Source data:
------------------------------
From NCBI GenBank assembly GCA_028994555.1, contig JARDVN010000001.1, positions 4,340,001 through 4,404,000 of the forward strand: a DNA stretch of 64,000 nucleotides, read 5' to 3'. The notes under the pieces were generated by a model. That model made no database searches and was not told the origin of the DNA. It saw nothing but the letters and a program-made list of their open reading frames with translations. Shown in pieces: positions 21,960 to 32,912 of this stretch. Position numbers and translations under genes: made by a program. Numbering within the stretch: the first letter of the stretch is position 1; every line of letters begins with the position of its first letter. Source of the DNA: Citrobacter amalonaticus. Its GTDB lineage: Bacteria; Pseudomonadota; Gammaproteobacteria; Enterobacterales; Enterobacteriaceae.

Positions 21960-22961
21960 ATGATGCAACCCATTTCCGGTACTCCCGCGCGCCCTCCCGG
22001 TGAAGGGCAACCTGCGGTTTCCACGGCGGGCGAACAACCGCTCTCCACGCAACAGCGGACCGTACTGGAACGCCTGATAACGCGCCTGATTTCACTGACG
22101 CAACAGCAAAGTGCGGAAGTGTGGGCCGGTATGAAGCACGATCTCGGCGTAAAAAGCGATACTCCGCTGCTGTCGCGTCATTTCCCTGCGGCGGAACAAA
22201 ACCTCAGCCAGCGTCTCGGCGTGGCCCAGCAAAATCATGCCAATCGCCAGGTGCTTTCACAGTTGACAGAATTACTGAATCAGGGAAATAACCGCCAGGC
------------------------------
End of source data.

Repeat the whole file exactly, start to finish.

From NCBI GenBank assembly GCA_028994555.1, contig JARDVN010000001.1, positions 4,340,001 through 4,404,000 of the forward strand: a DNA stretch of 64,000 nucleotides, read 5' to 3'. The notes under the pieces were generated by a model. That model made no database searches and was not told the origin of the DNA. It saw nothing but the letters and a program-made list of their open reading frames with translations. Shown in pieces: positions 21,960 to 32,912 of this stretch. Position numbers and translations under genes: made by a program. Numbering within the stretch: the first letter of the stretch is position 1; every line of letters begins with the position of its first letter. Source of the DNA: Citrobacter amalonaticus. Its GTDB lineage: Bacteria; Pseudomonadota; Gammaproteobacteria; Enterobacterales; Enterobacteriaceae.

Positions 21960-22961
21960 ATGATGCAACCCATTTCCGGTACTCCCGCGCGCCCTCCCGG
22001 TGAAGGGCAACCTGCGGTTTCCACGGCGGGCGAACAACCGCTCTCCACGCAACAGCGGACCGTACTGGAACGCCTGATAACGCGCCTGATTTCACTGACG
22101 CAACAGCAAAGTGCGGAAGTGTGGGCCGGTATGAAGCACGATCTCGGCGTAAAAAGCGATACTCCGCTGCTGTCGCGTCATTTCCCTGCGGCGGAACAAA
22201 ACCTCAGCCAGCGTCTCGGCGTGGCCCAGCAAAATCATGCCAATCGCCAGGTGCTTTCACAGTTGACAGAATTACTGAATCAGGGAAATAACCGCCAGGC